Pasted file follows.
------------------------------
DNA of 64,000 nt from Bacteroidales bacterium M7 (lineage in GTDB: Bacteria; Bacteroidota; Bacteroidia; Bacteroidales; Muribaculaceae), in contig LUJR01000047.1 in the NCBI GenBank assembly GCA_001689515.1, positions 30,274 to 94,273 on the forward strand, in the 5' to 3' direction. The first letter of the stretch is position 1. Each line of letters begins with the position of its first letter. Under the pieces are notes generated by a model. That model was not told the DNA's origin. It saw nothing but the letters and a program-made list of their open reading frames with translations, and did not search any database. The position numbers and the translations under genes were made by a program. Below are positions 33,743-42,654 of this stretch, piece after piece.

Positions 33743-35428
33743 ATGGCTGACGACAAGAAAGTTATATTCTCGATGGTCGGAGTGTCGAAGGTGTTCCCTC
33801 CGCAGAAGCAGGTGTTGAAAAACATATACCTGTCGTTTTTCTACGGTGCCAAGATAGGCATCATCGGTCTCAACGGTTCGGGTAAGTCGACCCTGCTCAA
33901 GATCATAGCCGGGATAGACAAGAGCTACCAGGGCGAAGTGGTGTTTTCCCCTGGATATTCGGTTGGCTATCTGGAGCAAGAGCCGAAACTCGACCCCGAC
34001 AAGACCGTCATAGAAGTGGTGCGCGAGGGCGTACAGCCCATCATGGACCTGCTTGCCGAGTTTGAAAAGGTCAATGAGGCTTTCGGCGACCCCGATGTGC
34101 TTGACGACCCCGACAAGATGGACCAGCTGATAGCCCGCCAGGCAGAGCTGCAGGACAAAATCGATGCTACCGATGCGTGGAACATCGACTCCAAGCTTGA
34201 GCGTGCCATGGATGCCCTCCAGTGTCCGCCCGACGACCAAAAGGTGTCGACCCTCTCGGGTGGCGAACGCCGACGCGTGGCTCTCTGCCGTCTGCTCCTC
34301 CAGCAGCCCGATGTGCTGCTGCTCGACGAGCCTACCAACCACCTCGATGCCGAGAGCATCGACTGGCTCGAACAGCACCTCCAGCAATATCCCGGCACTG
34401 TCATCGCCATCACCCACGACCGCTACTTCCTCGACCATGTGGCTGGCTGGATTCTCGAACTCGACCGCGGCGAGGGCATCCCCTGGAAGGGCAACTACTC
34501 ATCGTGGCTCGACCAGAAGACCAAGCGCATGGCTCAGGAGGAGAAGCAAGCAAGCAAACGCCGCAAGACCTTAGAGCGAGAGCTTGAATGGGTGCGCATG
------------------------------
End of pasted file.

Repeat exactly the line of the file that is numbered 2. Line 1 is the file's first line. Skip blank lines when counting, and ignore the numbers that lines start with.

Positions 33743-35428